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January 5, 2016updated 31 Aug 2016 12:19pm

O2 connected hub set to offer IoT smart homes to 25m Brits

News: System allows users to control the home remotely and machine learning lets it learn users’ habits.


The UK is set to take the lead in the European smart home space as O2 plans to offer its 25 million customers a connected hub by next summer.

As a result, a further eight to ten million British homes could be made smart on top of the current four million households.

The company will put out to the market a connected home service that brings together central heating, home security and energy management under a single internet-based platform, according to the FT.

O2 has signed an agreement with telco AT&T which will see its Digital Life home management and automation platform being used in Europe for the first time.

The announcement will be officially made at the Consumer Electronic Show (CES) being held in Las Vegas this week.

AT&T has been tasked with providing the software. Thermostat maker tado° will also be involved in the venture.

According to reports, O2 will launch a set of devices that will link to a single hub, including smart plugs, cameras, intruder alarms, door locks, water and smoke sensors and other services to manage the home both remotely and automatically.

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The Home system will use a hub and smartphone app that will allow consumers to control different areas of the house. The embedded software will also have some machine learning capabilities to learn homeowners’ habits and control different verticals, such as energy, autonomously.

The scheme will firstly launch in North London this summer and it will be expanded to other areas of the UK throughout the year. Engineers will be tasked with installing the hub at customers’ homes. The hub has also been designed to be used as a back-up broadband service and contains a 4G SIM card.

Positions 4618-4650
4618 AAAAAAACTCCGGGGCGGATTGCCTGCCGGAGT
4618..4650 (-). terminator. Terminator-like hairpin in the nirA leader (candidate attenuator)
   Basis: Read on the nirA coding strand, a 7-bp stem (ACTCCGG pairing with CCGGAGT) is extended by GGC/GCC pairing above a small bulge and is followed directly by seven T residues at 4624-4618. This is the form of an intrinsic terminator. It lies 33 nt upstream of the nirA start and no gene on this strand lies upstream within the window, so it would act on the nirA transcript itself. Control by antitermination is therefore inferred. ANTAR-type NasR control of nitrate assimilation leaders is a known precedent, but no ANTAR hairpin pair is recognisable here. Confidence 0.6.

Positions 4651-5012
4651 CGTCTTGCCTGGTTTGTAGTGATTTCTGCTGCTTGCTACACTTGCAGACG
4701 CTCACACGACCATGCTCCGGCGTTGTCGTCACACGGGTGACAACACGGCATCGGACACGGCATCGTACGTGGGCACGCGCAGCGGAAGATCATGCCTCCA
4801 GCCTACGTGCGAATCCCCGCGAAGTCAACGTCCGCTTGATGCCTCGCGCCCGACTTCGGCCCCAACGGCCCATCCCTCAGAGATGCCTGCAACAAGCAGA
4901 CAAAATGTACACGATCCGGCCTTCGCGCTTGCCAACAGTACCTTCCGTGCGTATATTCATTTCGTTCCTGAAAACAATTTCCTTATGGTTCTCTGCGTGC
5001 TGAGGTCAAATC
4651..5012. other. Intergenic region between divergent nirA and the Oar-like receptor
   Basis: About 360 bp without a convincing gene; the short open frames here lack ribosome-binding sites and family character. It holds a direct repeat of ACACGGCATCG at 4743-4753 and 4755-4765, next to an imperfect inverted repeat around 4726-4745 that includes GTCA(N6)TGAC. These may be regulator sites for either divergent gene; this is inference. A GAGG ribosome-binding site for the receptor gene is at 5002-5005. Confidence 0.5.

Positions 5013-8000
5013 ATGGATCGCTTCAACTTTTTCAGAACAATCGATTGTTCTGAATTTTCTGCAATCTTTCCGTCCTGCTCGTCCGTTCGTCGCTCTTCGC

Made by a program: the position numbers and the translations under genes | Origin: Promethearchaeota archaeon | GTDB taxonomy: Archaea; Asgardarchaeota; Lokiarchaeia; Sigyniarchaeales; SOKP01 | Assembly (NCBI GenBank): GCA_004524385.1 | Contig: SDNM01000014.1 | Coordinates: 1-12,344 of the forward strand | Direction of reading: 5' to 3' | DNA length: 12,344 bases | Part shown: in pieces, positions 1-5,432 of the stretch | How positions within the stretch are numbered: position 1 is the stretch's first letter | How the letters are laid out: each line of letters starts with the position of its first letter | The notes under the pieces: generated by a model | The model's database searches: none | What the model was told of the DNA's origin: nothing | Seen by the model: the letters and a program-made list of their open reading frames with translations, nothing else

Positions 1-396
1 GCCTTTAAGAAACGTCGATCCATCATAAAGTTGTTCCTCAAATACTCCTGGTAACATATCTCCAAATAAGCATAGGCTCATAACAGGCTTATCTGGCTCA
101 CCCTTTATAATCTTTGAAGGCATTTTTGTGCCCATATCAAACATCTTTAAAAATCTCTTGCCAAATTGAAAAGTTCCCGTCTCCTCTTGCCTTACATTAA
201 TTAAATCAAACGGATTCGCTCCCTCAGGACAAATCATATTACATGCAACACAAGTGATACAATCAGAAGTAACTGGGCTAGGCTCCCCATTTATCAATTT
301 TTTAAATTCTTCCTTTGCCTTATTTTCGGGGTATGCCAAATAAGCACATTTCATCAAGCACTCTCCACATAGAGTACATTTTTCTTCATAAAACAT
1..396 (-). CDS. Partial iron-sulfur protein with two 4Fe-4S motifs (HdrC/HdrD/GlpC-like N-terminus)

Speaking to CBR, Dean Adkins, CTO of Ampersand Mobile, said that those attempting to enter the smart home business to primarily focus on the homeowner or end user.

He said: "They must ensure that what is being developed is easy to use, seamless and does not hinder the day-to-day lives of the people living in the home. The technology must help and improve the quality of life of the occupants and therefore have meaning and purpose.

"A real smart hub must use the cloud and machine learning to better enrich the life of the homeowner and predicatively anticipate an occupant’s requirements."

In line with O2‘s announcement, Adkins also said the user will have decreasing amounts of interaction with the apps and the hub, making everyday life easier. "It also ensures that users’ eco footprint runs at its optimal level, both helping the environment and potentially providing a cost saving to the occupant."

As 56% of Brits are interested in the ability to manage or automate parts of your home remotely via a smart device, security also plays a big role in this segement.

Adam Simon, Global MD Retail at CONTEXT, told CBR: "The secure disposable of smart home equipment [is a big question today].

"There is this kind of nightmare scenario of people dumping their device in a skip, and that device has all the IP addresses and passwords in their for someone to get into your home. How do you dispose goods securely?

"60% of people do not know enough about smart home products, they need to be educated. It is a journey that goes through education, and then purchase, and people are trying to jump straight into purchase, without knowing."


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